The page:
What has been accomplished so far
The ash collection at the North Central Regional Plant Introduction Station in Ames, Iowa, currently consists of 358 accessions from 22 countries. For more details about the North American collections, please consult our maps. From within the United States, there are 263 accessions collected from 29 states.
Once seed samples of Fraxinus are received at the NCRPIS, passport data is reviewed to confirm information accuracy and to check for potential duplication. Once confirmed, accession numbers are assigned and data are loaded to GRIN. An accession number typically represents a population which includes numerous mother tree samples, stored as separate individual seed packets. A population is simply defined as a group of plants that are interbreeding and living in the same location at the same time. These individual mother tree samples are available to help fulfill requests for genetic studies requiring half-sib family structure. In addition to storing each mother tree sample separately, a portion of accessions have an available, balanced seed sample. This balanced seed sample is created by adding a very small, equal number of live seeds (determined via viability scores) from each mother tree. These balanced seed samples are available to fulfill requests requiring a portion of all the specimens sampled from a population. A balanced sample is only created when sufficient quantities of seeds are on hand. Seed requests should indicate whether individual or balanced samples are desired.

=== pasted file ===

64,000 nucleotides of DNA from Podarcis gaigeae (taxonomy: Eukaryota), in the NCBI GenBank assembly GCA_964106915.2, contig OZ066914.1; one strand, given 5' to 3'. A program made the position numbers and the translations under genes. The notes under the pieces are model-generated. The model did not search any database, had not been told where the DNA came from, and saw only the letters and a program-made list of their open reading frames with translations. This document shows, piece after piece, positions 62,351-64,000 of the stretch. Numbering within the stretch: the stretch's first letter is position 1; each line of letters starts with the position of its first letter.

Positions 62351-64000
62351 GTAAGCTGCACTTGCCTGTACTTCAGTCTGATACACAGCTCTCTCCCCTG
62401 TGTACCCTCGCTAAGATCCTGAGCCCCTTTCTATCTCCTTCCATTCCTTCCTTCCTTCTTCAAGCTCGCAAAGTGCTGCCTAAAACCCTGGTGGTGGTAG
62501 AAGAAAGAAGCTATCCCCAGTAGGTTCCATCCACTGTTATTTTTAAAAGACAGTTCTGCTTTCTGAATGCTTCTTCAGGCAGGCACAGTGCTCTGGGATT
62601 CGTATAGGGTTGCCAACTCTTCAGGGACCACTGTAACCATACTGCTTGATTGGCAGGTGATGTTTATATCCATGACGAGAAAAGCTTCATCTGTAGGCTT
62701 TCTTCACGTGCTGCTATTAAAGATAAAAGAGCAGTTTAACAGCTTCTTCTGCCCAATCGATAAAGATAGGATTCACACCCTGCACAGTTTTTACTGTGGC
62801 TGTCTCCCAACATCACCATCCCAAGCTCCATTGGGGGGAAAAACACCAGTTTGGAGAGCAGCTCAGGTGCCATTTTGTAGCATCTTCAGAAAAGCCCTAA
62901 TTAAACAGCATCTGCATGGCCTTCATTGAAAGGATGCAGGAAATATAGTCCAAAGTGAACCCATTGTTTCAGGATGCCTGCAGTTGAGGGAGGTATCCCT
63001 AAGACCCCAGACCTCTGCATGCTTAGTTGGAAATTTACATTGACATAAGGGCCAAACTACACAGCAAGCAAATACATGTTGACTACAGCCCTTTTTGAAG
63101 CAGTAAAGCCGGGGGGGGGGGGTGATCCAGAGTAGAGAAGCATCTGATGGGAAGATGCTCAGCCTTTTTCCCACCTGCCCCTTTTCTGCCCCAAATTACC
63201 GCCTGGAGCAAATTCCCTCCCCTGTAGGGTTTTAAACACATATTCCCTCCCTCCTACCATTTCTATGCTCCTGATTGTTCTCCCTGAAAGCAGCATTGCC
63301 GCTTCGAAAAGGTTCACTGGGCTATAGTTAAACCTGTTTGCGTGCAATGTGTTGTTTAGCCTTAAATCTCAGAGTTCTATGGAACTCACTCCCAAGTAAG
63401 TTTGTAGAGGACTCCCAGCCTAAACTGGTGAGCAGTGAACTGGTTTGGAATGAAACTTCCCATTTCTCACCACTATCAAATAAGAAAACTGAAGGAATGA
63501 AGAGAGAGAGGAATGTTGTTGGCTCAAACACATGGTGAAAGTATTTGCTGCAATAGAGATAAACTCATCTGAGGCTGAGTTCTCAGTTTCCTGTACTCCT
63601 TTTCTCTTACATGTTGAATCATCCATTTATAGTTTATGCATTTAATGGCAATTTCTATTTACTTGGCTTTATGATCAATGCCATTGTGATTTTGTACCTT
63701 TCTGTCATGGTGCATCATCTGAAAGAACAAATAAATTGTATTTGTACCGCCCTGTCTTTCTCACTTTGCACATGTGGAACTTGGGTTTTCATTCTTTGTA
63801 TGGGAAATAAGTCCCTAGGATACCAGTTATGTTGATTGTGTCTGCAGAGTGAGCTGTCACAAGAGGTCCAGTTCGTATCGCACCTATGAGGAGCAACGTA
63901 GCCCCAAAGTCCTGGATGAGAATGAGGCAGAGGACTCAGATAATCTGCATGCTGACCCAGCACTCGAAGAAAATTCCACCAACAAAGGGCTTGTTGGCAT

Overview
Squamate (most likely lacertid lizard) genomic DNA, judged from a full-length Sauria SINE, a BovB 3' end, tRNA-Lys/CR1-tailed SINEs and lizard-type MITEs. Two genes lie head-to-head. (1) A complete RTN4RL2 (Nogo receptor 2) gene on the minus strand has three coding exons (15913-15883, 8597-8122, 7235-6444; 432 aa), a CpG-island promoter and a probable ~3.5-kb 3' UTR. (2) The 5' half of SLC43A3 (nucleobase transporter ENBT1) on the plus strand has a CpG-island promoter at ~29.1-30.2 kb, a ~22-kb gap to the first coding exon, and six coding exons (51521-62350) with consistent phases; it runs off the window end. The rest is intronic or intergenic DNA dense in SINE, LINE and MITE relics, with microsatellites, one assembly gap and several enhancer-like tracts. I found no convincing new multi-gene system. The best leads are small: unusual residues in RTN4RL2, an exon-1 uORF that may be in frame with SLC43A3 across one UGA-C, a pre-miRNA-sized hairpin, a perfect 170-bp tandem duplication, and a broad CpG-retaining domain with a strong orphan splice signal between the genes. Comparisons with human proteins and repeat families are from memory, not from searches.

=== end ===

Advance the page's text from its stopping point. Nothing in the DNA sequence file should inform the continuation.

Prior to storage, seed samples are cleaned to remove all foreign debris and tested for viability. Viability is typically based on a sample of 100 seeds, or fewer depending on original seed quantity. Digital images of the seeds are captured and posted on public GRIN (http://www.ars-grin.gov/npgs/). Seeds are allowed to dry before being placed in cold storage and are allowed to equilibrate further in cold stroage before being placed in re-sealable, thick-plastic, see-through packaging. Following recommendations by the FAO/IPGRI's Genebank Standards (1994), long-term base collections at NCRPIS are maintained at -18C. Seed samples of sufficient quantity and quality are backed-up at the National Center for Genetic Resources Preservation (NCGRP) in Fort Collins, Colorado for long-term preservation.
The pictures below show the collecting and storage conditions at NCRPIS.
Photo by Bob Elbert, Iowa State University.